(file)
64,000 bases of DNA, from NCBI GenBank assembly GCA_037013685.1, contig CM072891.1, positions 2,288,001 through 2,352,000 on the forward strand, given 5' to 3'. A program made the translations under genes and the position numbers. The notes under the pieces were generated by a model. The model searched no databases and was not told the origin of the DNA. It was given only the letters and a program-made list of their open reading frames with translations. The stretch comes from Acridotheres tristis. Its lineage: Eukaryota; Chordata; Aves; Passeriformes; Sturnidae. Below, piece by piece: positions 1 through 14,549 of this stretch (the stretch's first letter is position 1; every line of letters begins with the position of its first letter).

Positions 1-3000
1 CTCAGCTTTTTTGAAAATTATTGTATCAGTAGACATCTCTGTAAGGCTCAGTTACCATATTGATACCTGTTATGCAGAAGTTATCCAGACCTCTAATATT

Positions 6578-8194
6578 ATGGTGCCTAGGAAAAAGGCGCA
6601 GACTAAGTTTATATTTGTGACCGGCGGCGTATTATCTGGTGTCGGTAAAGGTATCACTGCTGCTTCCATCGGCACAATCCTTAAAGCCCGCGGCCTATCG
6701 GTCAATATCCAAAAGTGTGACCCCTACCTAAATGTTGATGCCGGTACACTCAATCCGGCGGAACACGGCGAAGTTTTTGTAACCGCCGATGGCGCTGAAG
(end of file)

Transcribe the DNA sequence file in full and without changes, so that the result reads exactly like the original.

64,000 bases of DNA, from NCBI GenBank assembly GCA_037013685.1, contig CM072891.1, positions 2,288,001 through 2,352,000 on the forward strand, given 5' to 3'. A program made the translations under genes and the position numbers. The notes under the pieces were generated by a model. The model searched no databases and was not told the origin of the DNA. It was given only the letters and a program-made list of their open reading frames with translations. The stretch comes from Acridotheres tristis. Its lineage: Eukaryota; Chordata; Aves; Passeriformes; Sturnidae. Below, piece by piece: positions 1 through 14,549 of this stretch (the stretch's first letter is position 1; every line of letters begins with the position of its first letter).

Positions 1-3000
1 CTCAGCTTTTTTGAAAATTATTGTATCAGTAGACATCTCTGTAAGGCTCAGTTACCATATTGATACCTGTTATGCAGAAGTTATCCAGACCTCTAATATT

Positions 6578-8194
6578 ATGGTGCCTAGGAAAAAGGCGCA
6601 GACTAAGTTTATATTTGTGACCGGCGGCGTATTATCTGGTGTCGGTAAAGGTATCACTGCTGCTTCCATCGGCACAATCCTTAAAGCCCGCGGCCTATCG
6701 GTCAATATCCAAAAGTGTGACCCCTACCTAAATGTTGATGCCGGTACACTCAATCCGGCGGAACACGGCGAAGTTTTTGTAACCGCCGATGGCGCTGAAG